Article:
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  5. "Du isst Eis."

"Du isst Eis."

Translation:You are eating ice cream.

October 9, 2015

64 Comments


https://www.duolingo.com/profile/nhdnhd

So Ice Cream translates to Eis. They got me on this one


https://www.duolingo.com/profile/SimoneBa

Eiscreme also exists, but people tend to just say "Eis".


https://www.duolingo.com/profile/nhdnhd

I thought it would translate to "eggs", I couldn't be more wrong. But why is it "Die Eier" and not "Die Eien" ? Is there a rule or a pseudo-rule for plural nouns ? Danke Schön.


https://www.duolingo.com/profile/mizinamo

There are many different ways to make plurals in German.

Adding -er, adding -en, adding -e, not adding anything; combine all of the previous ones with changing the vowel in the last syllable. Also adding -s, mostly for loanwords.


https://www.duolingo.com/profile/IsabellaChilvers

And some you add an umlaut. Apfel --> Äpfel.


https://www.duolingo.com/profile/mizinamo

Yes; I included that under "changing a vowel".

Though "in the last syllable" was a bad choice of wording; the vowel change -- usually signified by an umlaut -- is often not in the last syllable. Bruder - Brüder and Tochter - Töchter are additional examples.


https://www.duolingo.com/profile/Nt2MVj7Y

How do you ay marsh mellow?


https://www.duolingo.com/profile/All-girl

What about the cream?


https://www.duolingo.com/profile/Prodigal_Knight

How can I understand the difference between "ice" and "ice cream" when talking?


https://www.duolingo.com/profile/mizinamo

Context.

Consider a popsicle, which is basically just water, colour, and flavour: that's also "ice cream" for me in English even though it has no cream.

So basically, if the context is "food" or "snack", it's going to be something like ice cream or popsicle. If the context is "something to put in your drink to cool it down", it's going to be plain ice. If you hear "Eiswürfel", it'll be an ice cube and not an ice cream cube. If you hear "Erdbeereis", it's probably strawberry ice cream and not strawberry-flavoured frozen water. If there's "Eis" on the roads, then you probably just have frozen water, not an accident where an ice cream truck/lorry lost its load. And so on.

If you want to be precise, you can use "Eiskrem" or "Speiseeis" for ice cream, and "Wassereis" or "gefrorenes Wasser" for "ice".


https://www.duolingo.com/profile/Prodigal_Knight

Nevermind. I'll understand the difference by experience. It shouldn't be hard. Thank you anyway :)


https://www.duolingo.com/profile/Prodigal_Knight

Is "Eiskrem" or "Speiseeis" commonly used though? Or I'll have to learn by experience to understand the difference of the meanings of "Eis"?


https://www.duolingo.com/profile/All-girl

If u use eiskrem in duolingo will my answer be marked correct


https://www.duolingo.com/profile/Musketeer80

Although in this case the context isn't definite. I have known a few people who actually eat ice - put a cube in their mouth and chew it. So "you are eating ice" could also be a valid translation.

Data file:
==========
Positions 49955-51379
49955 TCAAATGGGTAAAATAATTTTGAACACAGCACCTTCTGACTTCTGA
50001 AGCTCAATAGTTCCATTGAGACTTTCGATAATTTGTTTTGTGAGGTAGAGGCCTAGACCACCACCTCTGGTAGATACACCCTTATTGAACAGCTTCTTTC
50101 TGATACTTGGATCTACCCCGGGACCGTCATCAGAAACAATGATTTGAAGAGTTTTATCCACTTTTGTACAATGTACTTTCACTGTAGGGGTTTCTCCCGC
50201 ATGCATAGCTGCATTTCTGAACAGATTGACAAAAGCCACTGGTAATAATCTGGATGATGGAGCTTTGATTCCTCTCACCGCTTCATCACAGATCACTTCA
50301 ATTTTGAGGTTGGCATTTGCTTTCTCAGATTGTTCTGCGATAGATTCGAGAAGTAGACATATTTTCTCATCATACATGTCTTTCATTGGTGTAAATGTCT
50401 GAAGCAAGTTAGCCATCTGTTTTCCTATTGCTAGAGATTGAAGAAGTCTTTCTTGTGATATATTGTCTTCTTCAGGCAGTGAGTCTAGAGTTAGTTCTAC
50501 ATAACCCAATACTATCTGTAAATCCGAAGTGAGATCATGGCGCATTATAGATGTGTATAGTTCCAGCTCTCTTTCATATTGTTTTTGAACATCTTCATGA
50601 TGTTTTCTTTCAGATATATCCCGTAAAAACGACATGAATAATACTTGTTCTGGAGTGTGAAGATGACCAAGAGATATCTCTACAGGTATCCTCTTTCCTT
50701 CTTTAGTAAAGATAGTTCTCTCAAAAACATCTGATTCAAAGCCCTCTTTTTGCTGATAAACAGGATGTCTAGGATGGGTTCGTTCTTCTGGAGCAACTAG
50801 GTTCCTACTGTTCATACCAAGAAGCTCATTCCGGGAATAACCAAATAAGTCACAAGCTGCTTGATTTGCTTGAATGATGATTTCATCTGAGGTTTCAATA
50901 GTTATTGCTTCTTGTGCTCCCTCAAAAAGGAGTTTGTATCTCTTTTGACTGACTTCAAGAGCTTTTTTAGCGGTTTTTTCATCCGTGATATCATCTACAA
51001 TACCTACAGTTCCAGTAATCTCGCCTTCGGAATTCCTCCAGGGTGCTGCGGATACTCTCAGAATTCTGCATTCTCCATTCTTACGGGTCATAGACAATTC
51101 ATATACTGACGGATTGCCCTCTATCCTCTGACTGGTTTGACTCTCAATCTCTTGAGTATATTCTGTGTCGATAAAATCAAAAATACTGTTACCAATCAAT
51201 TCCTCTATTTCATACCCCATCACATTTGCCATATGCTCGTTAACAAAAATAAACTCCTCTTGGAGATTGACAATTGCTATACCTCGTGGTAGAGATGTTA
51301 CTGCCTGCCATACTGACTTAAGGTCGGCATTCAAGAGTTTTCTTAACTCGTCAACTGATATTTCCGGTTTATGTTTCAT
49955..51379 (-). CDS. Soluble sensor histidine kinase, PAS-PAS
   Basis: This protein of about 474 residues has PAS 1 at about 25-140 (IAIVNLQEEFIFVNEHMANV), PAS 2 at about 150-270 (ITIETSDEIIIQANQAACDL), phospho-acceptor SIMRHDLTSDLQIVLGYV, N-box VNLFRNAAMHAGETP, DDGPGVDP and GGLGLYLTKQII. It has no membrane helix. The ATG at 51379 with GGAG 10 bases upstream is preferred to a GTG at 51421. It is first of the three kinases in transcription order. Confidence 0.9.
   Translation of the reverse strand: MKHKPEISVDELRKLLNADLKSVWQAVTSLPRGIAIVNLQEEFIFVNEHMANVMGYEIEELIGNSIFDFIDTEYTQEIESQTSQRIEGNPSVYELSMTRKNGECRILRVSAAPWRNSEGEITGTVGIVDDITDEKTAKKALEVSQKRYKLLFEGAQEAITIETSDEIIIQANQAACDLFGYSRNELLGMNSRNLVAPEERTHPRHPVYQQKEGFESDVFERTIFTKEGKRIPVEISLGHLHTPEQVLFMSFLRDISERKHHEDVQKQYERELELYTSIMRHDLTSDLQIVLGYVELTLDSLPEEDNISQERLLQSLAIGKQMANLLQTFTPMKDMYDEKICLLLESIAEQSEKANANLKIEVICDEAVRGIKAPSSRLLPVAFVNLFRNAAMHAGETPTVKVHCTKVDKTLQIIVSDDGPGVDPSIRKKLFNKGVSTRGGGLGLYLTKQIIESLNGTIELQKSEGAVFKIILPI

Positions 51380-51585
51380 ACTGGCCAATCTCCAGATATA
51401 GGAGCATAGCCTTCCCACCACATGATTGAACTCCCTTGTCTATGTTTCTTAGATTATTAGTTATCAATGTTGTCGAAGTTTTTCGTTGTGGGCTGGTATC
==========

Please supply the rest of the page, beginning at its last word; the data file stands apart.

https://www.duolingo.com/profile/Amenweser

Speiseeis is another word for ice cream. https://de.wikipedia.org/wiki/Speiseeis


https://www.duolingo.com/profile/mizinamo

True, but it's more of an "official" type word - you might see it in laws and regulations or on a carton of ice cream, but it's not the word I would use when I say I would like an ice cream or when I offer mine to a friend.

It's kind of like "domestic cat" - it might be the title of a Wikipedia article but I wouldn't tell my friends "I have a domestic cat at home"; I'd just call it a "cat".


https://www.duolingo.com/profile/Amenweser

Makes sense, thank you :)


https://www.duolingo.com/profile/marshallbo15

but you could still use it, and people would understand you...


https://www.duolingo.com/profile/mizinamo

You could, and they would; you'd just sound odd.

And I assume you're here to learn reasonably natural-sounding German, not something that people might understand but isn't what they would normally say.

You could say "I am eating a frozen dairy treat" in English and people would understand you. It's not something I'd expect anyone to say or learn in a course, though.


https://www.duolingo.com/profile/MarkDu0

I just typed Ice as a wild guess and I got right. One of the small victories I am really happy of.


https://www.duolingo.com/profile/neo4ever90

ok then how do you say "i eat ice"


https://www.duolingo.com/profile/mizinamo

"Ich esse Eis."


https://www.duolingo.com/profile/foo__bar

"You eat ice" is an accepted translation, I just tried it :D


https://www.duolingo.com/profile/Jenni7771

Almost confuse with Eier eggs.. Ei is egg. No egg in ice cream i hope. Unless the egg nog ice cream which is sort of good. Eis seems pluralized Ei, egg. But it is not.


https://www.duolingo.com/profile/GScottOliver

French vanilla does have egg yolk in it, thus the yellow color.


https://www.duolingo.com/profile/Legaresb

Frozen custard (pretty much ice cream with eggs) is actually quite popular in some areas. I much prefer it to normal ice cream. https://en.wikipedia.org/wiki/Frozen_custard